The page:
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Thread: The So-Called "Efficient" Market

  1. #1
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    The So-Called "Efficient" Market

    In other words, the idiotic idea that markets are rational and self-correcting.

    Of course, it came from the economically-and-intellectually-challenged pointy-headed school of thought out of the University of Chicago.

    However, behavioral economists -- Richard H. Thaler, also at the University of Chicago and Robert J. Shiller, Yale -- have convincingly showed that mass psychology, herd behavior , etc., have more of an effect on stock prices, the mass hysteria effect. Perhaps the market isn’t quite so efficient after all.
    http://www.nytimes.com/2009/06/06/bu.../06nocera.html

    Mass hysteria seems more a factor in stock prices than anything else.

    You call that rational?

    According to Jeremy Grantham, a respected market strategist with GMO, an institutional asset management company:
    The incredibly inaccurate efficient market theory was believed in totality by many of our financial leaders, and believed in part by almost all. It left our economic and government establishment sitting by confidently, even as a lethally dangerous combination of asset bubbles, lax controls, pernicious incentives and wickedly complicated instruments led to our current plight. ‘Surely, none of this could be happening in a rational, efficient world,’ they seemed to be thinking. And the absolutely worst part of this belief set was that it led to a chronic underestimation of the dangers of asset bubbles breaking.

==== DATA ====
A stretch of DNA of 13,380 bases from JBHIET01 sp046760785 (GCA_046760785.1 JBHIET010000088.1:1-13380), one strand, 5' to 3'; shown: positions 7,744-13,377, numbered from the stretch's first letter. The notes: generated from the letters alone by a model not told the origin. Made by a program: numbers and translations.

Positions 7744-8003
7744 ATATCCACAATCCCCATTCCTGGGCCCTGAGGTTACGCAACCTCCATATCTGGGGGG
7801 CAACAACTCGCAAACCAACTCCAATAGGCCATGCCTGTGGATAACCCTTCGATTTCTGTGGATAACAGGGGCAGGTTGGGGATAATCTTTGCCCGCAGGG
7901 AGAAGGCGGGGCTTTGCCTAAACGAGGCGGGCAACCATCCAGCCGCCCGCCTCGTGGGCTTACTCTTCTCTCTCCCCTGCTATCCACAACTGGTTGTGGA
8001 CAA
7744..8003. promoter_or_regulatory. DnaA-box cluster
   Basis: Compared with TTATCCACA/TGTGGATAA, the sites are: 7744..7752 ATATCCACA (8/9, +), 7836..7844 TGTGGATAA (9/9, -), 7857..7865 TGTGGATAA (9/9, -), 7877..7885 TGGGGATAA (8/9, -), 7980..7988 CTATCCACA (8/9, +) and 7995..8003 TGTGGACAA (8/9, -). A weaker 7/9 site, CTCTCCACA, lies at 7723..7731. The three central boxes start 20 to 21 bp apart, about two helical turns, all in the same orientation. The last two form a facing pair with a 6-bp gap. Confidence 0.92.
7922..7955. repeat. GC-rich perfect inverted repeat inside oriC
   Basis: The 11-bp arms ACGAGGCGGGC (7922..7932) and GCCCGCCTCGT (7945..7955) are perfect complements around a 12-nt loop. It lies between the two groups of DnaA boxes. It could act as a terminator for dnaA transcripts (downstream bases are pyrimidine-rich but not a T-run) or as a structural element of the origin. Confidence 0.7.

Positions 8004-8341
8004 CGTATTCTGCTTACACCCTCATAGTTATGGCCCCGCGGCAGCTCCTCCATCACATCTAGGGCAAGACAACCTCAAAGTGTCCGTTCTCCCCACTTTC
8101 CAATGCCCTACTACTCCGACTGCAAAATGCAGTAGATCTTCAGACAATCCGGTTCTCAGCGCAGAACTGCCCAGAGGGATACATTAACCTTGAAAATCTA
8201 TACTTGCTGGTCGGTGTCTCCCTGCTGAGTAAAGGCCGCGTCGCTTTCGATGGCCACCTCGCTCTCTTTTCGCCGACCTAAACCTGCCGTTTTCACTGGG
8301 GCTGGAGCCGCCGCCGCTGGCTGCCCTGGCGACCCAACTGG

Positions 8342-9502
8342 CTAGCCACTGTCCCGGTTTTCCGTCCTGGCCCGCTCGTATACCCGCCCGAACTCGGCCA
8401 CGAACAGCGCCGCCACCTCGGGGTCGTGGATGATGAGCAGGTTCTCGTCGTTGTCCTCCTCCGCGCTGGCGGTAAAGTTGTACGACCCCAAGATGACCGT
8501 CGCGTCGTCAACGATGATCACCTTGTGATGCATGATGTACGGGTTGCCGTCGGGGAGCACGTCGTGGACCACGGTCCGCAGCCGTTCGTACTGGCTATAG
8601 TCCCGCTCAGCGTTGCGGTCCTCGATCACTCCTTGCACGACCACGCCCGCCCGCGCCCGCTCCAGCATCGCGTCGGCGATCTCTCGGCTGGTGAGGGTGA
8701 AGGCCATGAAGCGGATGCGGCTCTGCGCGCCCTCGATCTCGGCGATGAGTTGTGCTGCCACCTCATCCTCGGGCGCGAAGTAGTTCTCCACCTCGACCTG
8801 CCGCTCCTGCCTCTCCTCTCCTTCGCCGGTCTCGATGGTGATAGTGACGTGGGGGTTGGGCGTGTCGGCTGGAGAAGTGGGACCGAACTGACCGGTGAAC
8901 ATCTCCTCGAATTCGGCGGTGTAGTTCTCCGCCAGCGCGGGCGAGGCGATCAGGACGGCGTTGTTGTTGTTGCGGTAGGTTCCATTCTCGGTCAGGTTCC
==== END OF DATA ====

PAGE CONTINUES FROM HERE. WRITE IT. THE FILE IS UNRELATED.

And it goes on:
"The incredibly inaccurate efficient market theory was believed in totality by many of our financial leaders..." That would be boneheaded Alan Greenspan, a rejected but still besotted would-be lover of Ayn Rand.
    Brother, you can believe in stones as long as you do not hurl them at me. Wafa Sultan

    “War is an American way to teach geography,” British soldier

    War is sweet to those who have not tasted it, but the experienced man trembles exceedingly at heart on its approach. – Pindar

  2. #2
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    The efficient markets hypothesis is incorrect, I think even the chicago school knows it's incorrect, but they believe it is suitable for the kind of mathematical modelling that's their methodological approach. The efficient markets hypothesis isn't about markets being "self-correcting", if they're perfectly efficient, they never need "correcting" to begin with, because they're never wrong.